I wrote a summary of Jessup's editorial in NEJM, to include all the positive arguments for PARADIGM-HF to balance Lehman's criticism. Why did you take it out? Why do you replace a WP:MEDRS like the NEJM with sources like Forbes? Jessup also describes the mechanism. Why do you replace her discussion with an article in German?
(3) It's more disorganized now and harder to read. It's organized by quotes rather than ideas. The structure I tried to use was to sumarize the NEJM article, the NEJM editorial, and the Lehman review for balance, with a few other comments that added something or said it more clearly, that our readers could look up, like the NYT story. It seems like you didn't recognize that structure. Now it's chopped up, without any logical order that I can see. You no longer have the same ideas together, like patient population and mortality.
For example, you discuss the patient patient population problem in 2 different places, quoting Mann and quoting Lehman. How is a reader supposed to follow this?
You discuss the mortality in 2 different places. You give the 17.0% and 19.8% death rates in one place, and then give the 3 percentage points, which puts it in perspective, 4 paragraphs down.
You discuss the dosage in 2 different places.
Lehman is first an academic doctor who serves on committees, second a practicing GP who treats patients with heart failure, and third an excellent writer, which is why BMJ gave him a weekly column which is highly regarded and popular among doctors. You and I will never understand the medicine as well as he does, or write it as well as he does.
That's why I paraphrased him at such length about his take on the PARADIGM-HF trial. He can write it better than I can, and the best I could do was follow him. This is the best summary of the informed criticism of the study that you will ever find. You can't improve it by breaking it up or shortening it and adding other sources (like Forbes). Everything you've taken out was imortant.
I don't know about you, but I live in the U.S., and we are forced, whether we like it or not, to be medical consumers. (And according to the BMJ, their neocons are pushing the U.K. in the same direction.) People come to Wikipedia to understand medicine. I'm trying to help them by explaining it. You don't do that by mindlessly quoting the abstracts that were written by drug companies (notice the abstract doesn't mention the age of the patients), or by quoting doctors who are giving reporters platitudes, or by quoting Forbes and PBS.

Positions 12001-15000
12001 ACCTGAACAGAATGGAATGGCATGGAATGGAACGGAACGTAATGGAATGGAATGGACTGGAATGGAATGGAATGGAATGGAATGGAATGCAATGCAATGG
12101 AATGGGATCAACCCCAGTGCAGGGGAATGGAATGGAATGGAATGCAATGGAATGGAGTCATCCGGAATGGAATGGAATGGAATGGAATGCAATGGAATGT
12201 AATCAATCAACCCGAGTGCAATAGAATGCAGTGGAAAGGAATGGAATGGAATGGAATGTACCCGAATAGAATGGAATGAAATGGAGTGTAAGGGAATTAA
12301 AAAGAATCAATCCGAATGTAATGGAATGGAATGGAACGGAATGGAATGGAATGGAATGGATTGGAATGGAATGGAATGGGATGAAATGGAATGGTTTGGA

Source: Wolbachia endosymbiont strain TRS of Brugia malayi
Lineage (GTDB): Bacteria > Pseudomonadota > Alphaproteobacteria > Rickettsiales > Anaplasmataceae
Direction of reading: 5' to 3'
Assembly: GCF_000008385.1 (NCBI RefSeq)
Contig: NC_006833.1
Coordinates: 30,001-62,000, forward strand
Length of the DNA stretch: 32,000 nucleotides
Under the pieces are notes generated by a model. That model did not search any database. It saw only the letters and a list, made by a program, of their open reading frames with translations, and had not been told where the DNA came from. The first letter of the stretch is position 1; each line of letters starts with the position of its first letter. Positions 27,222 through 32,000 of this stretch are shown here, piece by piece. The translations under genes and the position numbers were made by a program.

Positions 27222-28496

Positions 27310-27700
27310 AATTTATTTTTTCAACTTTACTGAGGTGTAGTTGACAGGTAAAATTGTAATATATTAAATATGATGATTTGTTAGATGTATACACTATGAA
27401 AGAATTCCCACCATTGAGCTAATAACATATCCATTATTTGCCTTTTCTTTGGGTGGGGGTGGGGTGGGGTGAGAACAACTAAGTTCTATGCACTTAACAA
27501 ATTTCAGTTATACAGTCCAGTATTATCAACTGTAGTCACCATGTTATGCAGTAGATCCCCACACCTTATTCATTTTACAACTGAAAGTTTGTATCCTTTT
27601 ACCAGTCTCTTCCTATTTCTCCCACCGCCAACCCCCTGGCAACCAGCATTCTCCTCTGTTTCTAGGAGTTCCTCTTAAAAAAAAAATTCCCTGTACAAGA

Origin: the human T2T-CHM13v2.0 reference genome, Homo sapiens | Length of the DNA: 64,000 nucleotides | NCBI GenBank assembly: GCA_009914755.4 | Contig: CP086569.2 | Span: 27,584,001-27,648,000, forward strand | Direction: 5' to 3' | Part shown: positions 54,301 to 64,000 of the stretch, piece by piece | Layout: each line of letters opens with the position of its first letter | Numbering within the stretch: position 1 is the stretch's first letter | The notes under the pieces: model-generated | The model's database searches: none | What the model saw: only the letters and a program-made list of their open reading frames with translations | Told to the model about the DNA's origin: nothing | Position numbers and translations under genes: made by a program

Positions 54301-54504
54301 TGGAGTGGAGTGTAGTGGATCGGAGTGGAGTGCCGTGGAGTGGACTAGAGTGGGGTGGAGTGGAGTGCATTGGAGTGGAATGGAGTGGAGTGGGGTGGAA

You do that by putting the story in context. For example, explaining the science behind the study, which you do by explaining its strengths and weaknesses, which is what Lehman does every week. I'm not doing WP:OR; I'm getting my ideas from the peer-reviewed medical literature. For example, the BMJ has long said that one of the tricks that drug companies use to bias their studies is to use a sub-therapeutic dose of their competitor's drug. For example, if you do a RCT, you compare one drug to placebo. How can you know in this study whether the reduction in mortality is due to the sacubitril or the valsartan? Really, think about that. I'm trying to teach people how to think.
Ragnar Levy wrote in JAMA that medical writers have an ethical responsibility to make sure that their writing is accurate and that the people who read it understand it -- because people make important decisions based on medical writing. I've seen people like Medtronics say things like, well, this treatment is useless and dangerous, but we can't say that, so let's compromise and say, "Caution should be used." For that reason, I'm not willing to compromise on fundamental issues. And explaining exactly what's wrong -- and right -- with the PARADIGM-HF trial is a fundamental issue. This rewrite doesn't do that.
And if you do add new sources, I wish you would include the full citations in WP style, with title, author, publication, date, and url. A citation like "PARADIGM-HF: New Drug Class Outclasses ACE-I in Chronic HF" isn't too useful.--Nbauman (talk) 18:44, 16 September 2014 (UTC)

I'll just throw out a few comments and responses.
  • "I prefer to let people speak in their own words, and let their words speak for themselves as much as possible."